Department of Anthropology, University of Massachusetts-Amherst
March 28, 2015 , Gateway Ballroom 2/3/4/5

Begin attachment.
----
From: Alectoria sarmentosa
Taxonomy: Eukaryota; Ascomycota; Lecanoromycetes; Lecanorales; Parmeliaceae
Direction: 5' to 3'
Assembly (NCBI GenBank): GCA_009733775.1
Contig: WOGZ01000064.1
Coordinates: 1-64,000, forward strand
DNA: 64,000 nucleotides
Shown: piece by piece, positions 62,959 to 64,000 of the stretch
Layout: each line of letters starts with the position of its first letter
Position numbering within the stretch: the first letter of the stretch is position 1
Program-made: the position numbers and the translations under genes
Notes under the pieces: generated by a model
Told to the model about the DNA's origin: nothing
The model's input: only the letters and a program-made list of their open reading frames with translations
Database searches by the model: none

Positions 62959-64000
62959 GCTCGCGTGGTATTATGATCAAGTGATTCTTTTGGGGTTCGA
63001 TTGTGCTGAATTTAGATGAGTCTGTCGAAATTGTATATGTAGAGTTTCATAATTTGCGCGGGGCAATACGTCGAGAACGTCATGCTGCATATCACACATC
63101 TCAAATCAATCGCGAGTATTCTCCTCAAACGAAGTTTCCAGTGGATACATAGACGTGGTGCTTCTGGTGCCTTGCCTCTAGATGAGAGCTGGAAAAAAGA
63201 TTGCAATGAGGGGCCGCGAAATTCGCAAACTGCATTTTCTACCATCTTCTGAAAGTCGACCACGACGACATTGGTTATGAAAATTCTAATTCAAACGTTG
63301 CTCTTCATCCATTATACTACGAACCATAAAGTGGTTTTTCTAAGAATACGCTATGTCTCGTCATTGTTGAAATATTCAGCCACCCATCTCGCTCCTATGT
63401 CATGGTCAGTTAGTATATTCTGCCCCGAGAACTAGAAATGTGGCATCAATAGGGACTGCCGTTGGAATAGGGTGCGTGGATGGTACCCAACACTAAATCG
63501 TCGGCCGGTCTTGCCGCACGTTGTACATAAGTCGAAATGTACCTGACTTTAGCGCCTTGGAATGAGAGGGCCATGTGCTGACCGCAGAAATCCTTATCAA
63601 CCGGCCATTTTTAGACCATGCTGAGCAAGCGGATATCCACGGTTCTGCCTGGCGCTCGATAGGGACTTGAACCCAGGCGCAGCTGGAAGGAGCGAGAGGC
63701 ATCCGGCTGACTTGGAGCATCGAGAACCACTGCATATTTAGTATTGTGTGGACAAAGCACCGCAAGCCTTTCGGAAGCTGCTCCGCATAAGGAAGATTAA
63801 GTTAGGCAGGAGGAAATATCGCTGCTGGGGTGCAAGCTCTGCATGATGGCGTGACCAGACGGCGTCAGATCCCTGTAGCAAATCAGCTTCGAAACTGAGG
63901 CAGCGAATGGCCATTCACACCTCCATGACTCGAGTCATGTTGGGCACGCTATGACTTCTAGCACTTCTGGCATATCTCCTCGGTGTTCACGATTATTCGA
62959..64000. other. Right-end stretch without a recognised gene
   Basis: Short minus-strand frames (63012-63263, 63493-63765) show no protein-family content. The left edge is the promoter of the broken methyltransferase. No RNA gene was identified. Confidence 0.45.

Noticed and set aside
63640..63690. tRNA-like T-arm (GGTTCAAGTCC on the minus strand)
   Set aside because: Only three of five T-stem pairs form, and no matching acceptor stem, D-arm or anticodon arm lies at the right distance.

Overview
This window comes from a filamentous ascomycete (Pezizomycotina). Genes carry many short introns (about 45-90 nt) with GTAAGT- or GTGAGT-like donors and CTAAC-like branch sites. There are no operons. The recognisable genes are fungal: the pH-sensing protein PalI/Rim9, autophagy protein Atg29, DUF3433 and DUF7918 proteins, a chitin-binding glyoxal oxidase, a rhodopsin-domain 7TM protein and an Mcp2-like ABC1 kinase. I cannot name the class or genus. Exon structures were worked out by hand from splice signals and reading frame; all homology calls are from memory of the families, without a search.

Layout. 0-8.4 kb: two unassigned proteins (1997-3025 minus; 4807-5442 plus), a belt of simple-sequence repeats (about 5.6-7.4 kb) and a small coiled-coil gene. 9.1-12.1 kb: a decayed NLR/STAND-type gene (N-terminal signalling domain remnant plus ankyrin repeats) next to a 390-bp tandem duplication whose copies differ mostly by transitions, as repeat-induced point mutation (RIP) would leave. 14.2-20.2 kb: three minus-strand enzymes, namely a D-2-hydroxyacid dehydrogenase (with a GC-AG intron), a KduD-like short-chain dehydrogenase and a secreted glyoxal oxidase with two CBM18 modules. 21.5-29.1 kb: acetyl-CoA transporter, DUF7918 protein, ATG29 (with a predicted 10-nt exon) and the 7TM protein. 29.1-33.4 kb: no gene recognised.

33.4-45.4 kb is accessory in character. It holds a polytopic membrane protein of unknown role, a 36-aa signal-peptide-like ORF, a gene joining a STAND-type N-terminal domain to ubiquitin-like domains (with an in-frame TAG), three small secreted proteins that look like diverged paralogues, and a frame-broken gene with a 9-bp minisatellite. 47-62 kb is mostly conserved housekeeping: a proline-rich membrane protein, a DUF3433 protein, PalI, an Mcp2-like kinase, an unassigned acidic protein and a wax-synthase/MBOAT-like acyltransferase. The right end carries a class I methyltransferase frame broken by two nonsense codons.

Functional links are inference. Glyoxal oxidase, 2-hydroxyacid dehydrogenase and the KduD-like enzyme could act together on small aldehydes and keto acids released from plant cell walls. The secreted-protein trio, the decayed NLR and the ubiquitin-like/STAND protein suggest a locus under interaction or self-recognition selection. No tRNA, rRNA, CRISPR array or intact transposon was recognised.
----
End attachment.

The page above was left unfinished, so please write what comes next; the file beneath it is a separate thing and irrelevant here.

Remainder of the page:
Faunal remains at archaeological sites can be used to address direct anthropogenic impacts on ecosystems. However, due to the late arrival of modern humans to Madagascar the decline of megafauna on the island, particularly of giant lemurs, remains under debate. Currently, direct evidence of human skeletal modifications and hunting of megafauna is limited. In addition, methods previously used to address the extent of post mortem processing of megafauna, including cut mark morphology, are time-consuming, introduce unwanted measurement errors, and are prohibitively expensive for large samples. However, 3D digital microscopy can address these limitations and provide detailed morphometric analysis (e.g. depth, width, and length) of potential bone modifications associated with human butchery. In this poster, we test the use of 3D digital microscopy using a Keyence 3D digital Microscope VHX-2000E to analyze bone modifications on epoxy resin positive casts of femora and humeri from Pachylemur, Palaeopropithecus, and Archaeolemur from four paleontological sites in Southwest Madagascar including Ampasambazimba, Beloha Anavoha, Tsirave, and Manombo Toliara. Preliminary results of our analysis show an overall improvement (<1mm) in morphometric data of cut marks compared to previous methods and lends archaeological support to the role of human hunting in Malagasy megafaunal decline. In addition, frequencies of modification in this study average 1-3% at Ampasambazimba, Beloha Anavoha, and Manombo Toliara, and 13% at Tsirave suggest potential site bias. Future work will address this bias and use 3D microscopic image stitching to identify tool class and usage patterns in megafaunal butchery.